The romantic Esme Scott- Stevenson, wife of the British Commissioner of Kyrenia in 1878, painted a colourful picture of a Cypriot village:
Our path led along the brow of a deep gully, with, on the other side, the sea rolling in with monotonous roar, and the snow-capped mountain ranges in sight; that of Asia Minor behind us, with the Troados (sic) in front, Mount Olympus so white as to dazzle the eyes to look at it. The forest on either side, with its carpet of flowers, made the ride very delightful. Our horses seemed to enjoy the ride as much as we did, and snorted and pranced with pleasure. I felt quite sorry when we got to St. Irene, the last village in my husband’s district. It is different from all other hamlets, and has a most curious appearance from a distance. The earth in this part is of a rich red colour, and being plastered over the mud brick walls, makes them look exactly as though they were painted bright red. Each little house is surrounded by a cactus and prickly pear hedge. Aloes grew in many places, but these are getting very rare in Cyprus, though at one time they could be found all over the island.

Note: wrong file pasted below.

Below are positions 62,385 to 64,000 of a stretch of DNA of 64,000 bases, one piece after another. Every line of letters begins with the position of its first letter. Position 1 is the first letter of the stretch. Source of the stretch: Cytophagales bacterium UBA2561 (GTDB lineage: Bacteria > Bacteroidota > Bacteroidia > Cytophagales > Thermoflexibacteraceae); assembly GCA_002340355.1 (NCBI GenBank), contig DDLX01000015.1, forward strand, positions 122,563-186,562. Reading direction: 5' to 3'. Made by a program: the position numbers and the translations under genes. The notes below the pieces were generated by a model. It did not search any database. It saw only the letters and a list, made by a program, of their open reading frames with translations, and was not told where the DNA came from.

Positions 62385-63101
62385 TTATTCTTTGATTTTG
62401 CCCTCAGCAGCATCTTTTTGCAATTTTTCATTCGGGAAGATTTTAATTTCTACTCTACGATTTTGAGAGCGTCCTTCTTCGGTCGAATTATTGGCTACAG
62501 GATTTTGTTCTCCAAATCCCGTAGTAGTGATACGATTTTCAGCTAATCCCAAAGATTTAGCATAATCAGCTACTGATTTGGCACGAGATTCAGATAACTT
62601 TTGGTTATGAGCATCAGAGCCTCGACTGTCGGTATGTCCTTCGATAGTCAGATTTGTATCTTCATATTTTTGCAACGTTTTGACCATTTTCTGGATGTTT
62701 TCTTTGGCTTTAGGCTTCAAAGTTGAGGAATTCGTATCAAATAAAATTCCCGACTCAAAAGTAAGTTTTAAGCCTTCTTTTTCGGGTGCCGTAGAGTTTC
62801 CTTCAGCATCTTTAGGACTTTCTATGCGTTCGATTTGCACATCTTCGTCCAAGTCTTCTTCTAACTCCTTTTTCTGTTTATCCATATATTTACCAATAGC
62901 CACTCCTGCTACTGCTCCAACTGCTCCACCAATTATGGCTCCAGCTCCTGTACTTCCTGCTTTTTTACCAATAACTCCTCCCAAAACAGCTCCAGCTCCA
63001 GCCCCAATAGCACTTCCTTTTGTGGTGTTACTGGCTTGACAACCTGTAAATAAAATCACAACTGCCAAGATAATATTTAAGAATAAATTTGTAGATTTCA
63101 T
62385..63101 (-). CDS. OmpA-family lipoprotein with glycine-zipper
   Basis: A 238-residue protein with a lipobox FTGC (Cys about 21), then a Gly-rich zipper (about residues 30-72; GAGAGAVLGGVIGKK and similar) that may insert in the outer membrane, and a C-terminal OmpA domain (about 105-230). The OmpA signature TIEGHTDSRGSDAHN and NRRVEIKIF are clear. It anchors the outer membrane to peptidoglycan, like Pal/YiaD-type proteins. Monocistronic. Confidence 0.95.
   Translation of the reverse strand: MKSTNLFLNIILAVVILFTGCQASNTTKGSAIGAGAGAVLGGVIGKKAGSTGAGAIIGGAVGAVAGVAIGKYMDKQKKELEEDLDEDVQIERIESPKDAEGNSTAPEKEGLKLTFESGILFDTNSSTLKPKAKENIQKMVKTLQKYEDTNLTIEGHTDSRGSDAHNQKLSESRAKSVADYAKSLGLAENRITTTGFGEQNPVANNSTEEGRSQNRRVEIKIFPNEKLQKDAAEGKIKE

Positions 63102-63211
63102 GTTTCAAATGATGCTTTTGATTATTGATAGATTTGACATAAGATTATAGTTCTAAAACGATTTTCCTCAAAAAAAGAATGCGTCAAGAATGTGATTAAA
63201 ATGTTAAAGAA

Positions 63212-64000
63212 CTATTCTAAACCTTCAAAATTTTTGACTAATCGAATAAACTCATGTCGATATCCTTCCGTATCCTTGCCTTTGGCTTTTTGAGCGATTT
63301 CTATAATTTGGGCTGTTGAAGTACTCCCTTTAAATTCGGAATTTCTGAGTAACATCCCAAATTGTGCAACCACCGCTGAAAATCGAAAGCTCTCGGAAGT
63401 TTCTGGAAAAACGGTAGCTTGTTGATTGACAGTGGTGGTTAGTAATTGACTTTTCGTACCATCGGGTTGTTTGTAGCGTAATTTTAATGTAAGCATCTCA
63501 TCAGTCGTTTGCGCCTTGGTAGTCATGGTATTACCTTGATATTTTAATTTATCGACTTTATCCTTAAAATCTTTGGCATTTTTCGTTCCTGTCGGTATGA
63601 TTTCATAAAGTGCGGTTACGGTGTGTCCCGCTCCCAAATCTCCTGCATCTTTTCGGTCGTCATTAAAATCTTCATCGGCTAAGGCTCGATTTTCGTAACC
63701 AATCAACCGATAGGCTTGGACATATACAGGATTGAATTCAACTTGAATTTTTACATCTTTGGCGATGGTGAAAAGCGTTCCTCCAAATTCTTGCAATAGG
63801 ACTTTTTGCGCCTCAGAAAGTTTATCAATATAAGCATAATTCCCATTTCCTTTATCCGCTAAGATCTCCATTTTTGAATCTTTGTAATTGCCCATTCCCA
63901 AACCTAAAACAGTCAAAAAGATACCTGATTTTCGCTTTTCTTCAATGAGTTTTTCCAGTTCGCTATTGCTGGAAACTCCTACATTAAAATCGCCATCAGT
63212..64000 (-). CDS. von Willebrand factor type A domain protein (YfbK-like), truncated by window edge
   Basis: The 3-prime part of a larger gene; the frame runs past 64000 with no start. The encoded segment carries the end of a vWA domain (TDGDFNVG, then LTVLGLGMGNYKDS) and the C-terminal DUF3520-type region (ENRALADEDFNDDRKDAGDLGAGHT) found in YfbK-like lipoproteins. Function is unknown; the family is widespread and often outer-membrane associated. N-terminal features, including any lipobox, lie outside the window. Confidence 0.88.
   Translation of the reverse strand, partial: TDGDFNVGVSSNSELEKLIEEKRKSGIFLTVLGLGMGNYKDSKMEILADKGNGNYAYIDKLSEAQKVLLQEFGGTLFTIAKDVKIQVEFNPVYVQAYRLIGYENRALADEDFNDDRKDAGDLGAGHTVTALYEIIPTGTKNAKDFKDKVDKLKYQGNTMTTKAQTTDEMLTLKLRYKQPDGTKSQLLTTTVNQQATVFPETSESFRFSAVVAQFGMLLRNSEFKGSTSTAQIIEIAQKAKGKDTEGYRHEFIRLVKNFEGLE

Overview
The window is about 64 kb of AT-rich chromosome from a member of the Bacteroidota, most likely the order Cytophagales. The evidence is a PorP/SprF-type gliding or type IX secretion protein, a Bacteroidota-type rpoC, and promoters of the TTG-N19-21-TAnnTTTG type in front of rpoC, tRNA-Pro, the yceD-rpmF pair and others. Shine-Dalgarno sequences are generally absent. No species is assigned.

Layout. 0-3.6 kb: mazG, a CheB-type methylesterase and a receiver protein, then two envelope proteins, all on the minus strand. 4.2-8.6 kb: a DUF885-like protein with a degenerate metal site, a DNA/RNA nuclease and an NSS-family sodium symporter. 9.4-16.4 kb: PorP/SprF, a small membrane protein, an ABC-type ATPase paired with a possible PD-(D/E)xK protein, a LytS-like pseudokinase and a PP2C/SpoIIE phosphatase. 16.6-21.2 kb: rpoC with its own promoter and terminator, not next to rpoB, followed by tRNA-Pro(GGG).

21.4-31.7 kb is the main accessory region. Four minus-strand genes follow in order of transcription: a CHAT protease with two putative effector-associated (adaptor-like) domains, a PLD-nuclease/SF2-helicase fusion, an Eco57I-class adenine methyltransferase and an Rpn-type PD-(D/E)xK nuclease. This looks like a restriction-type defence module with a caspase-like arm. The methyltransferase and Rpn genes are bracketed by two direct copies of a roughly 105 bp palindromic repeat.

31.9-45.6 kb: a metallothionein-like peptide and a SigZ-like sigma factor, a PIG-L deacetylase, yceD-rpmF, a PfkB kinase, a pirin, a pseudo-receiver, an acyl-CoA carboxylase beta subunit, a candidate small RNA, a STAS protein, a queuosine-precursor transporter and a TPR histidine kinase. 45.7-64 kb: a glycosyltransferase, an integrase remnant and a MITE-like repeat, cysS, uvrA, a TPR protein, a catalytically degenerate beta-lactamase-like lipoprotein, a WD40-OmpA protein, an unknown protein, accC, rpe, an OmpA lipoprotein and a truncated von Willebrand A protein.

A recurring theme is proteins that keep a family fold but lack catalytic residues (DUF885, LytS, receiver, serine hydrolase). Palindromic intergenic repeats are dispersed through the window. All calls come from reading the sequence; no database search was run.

The 'What I saw...' series is made possible with the support of OPAP Cyprus and Active Citizens Fund.